Title: The Crimson Ribbon
Author: Katherine Clements
Publisher: Headline Review
First publication date: March 27th 2014
Buy at: BookDepository
England 1646. The Civil War is raging and society turned upside down.
What should be a rare moment of blessing for the town of Ely takes a brutal turn and Ruth Flowers is left with little choice but to flee the household of Oliver Cromwell, the only home she has ever known. On the road to London, Ruth sparks an uneasy alliance with a deserting soldier, the battle-scarred and troubled Joseph. But when she reaches the city, it’s in the Poole household that she finds refuge.
Lizzie Poole, beautiful and charismatic, enthrals the vulnerable Ruth, who binds herself inextricably to Lizzie’s world. But in these troubled times, Ruth is haunted by fears of her past catching up with her. And as Lizzie’s radical ideas escalate, Ruth finds herself carried to the heart of the country’s conflict, to the trial of a king.
Based on the real figure of the extraordinary Elizabeth Poole, The Crimson Ribbon conjures a mesmerising story of two women’s obsession, superstition and hope.
I received a copy of this book through NetGalley for an honest review.
The Crimson Ribbon is set during the English Civil War, a time when Parliamentarians and Royalists fought over control of the country, a time when the threat of witches haunted the people’s minds. Indeed, this book begins with the hanging of a supposed witch, Ruth’s mother. Ruth herself narrowly avoids the noose by fleeing to her master’s home. Their crime? Helping a woman birth a deformed stillborn, clear proof of consorting with the devil.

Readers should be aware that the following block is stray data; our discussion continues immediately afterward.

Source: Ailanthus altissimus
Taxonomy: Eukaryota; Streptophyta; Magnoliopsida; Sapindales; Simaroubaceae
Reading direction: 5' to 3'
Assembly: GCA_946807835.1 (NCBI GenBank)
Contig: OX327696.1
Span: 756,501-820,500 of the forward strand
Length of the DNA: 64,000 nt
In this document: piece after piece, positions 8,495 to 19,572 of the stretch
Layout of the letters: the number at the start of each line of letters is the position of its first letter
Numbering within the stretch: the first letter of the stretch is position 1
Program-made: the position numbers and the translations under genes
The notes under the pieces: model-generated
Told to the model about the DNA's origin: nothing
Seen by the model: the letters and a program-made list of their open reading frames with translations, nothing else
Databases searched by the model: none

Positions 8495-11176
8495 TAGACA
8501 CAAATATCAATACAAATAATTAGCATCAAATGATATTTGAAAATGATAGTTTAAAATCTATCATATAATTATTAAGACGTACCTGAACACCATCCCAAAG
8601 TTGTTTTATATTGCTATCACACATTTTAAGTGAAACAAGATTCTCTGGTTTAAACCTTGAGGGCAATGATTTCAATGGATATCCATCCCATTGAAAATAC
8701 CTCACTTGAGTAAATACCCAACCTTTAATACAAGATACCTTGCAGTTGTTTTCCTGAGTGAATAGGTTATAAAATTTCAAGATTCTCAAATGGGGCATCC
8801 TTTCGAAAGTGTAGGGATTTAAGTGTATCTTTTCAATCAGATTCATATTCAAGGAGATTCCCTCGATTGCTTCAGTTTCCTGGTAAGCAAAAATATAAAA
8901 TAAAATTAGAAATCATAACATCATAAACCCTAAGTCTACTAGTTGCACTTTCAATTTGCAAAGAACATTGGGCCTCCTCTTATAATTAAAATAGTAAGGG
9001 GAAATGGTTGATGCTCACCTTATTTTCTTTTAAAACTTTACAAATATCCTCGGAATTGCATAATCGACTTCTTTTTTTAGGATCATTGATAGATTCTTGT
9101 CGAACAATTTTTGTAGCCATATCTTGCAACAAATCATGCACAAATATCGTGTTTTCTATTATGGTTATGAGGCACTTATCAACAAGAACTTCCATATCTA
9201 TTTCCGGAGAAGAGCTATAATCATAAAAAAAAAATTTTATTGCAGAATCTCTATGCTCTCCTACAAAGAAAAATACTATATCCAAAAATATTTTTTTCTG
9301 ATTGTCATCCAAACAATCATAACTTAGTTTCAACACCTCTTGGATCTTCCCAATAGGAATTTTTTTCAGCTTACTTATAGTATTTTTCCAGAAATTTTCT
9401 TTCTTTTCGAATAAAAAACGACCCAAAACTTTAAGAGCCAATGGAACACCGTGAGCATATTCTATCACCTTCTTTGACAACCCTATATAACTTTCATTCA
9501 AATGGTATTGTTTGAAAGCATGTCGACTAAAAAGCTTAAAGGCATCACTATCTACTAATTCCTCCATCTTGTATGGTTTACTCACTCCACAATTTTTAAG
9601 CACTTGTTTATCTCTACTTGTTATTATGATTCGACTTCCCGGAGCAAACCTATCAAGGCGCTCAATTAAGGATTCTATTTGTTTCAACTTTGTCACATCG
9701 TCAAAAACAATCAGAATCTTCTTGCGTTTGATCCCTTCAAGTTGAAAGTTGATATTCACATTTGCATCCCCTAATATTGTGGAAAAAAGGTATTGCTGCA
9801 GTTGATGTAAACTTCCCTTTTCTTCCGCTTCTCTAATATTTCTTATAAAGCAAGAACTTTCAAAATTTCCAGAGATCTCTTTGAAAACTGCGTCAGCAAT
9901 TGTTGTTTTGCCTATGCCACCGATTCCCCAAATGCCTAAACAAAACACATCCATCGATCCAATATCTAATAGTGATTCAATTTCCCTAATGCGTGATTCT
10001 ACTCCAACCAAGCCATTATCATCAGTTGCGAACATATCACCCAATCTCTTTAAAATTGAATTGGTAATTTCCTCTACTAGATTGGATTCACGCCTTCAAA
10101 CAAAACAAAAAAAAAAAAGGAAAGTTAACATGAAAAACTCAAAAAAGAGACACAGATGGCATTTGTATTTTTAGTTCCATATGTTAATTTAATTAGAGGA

Even in Cromwell’s home, she is not safe. Her only escape is to find anonymity in the streets of London. But no matter how much one runs away, the past never lets go, and new problems find home next to the old ones. One takes shape in Joseph, a deserter who dreams of fighting the Royalists with words. Another is Elizabeth, the zealous daughter of the man who gave Ruth a roof to live under. One wants Ruth to embrace politics. Another religion. And all the while, England shouts for the blood of witches, of women like Ruth. The dream of a peaceful life is naught but that.
First of all, let me say that I do not know how historically accurate this book is and whether the portrayals of historical characters are correct. Nonetheless, it was quite easy to step into the England of old, into the London experienced by Ruth. Language, description, and the actions themselves created the atmosphere of an Europe aflame by superstition and a need for change.
The setting, however, does not work merely as a backdrop for the action, even if it feels like that sometimes as the book’s main story has to do with Ruth’s personal life. Indeed, the setting helps drive it together with the characters themselves, all of whom with deeply flawed personalities. Nobody in this novel is exactly who they seem to be. There’s always another story, another version of the tale, another secret. What’s more, there is clear character and relationship development. Lizzie, in particular, appears to go from one extreme to the other in the space of a few hundred pages.
And yet, there’s something off with them. Albeit going through realistic transformations, Lizzie does so in jumps, which made it hard for me to follow and empathise with her development. And then there’s Joseph, whose relationship and motives to cling to Ruth are lost to me. There is, once again, not a proper follow-through.
Not that any of this deterred me from enjoying the book. Quite on the contrary. The writing and plot (especially the gritty beginning) pulled me into the story with incredible ease, making it hard to put the book down. It helped that not only did the story flow effortlessly but the elements included were of varied nature (such as sexuality, religion, war, superstition, and propaganda) and woven beautifully into the plot. Though I admit I would have loved to see a little more of some of them.
This is Katherine Clements’s debut novel and I cannot wait to read her next ones.
Originally posted at Blurbarians.
The book in a quote
“I long for the impossible. I suppose, in time, this will pass, as all things must.”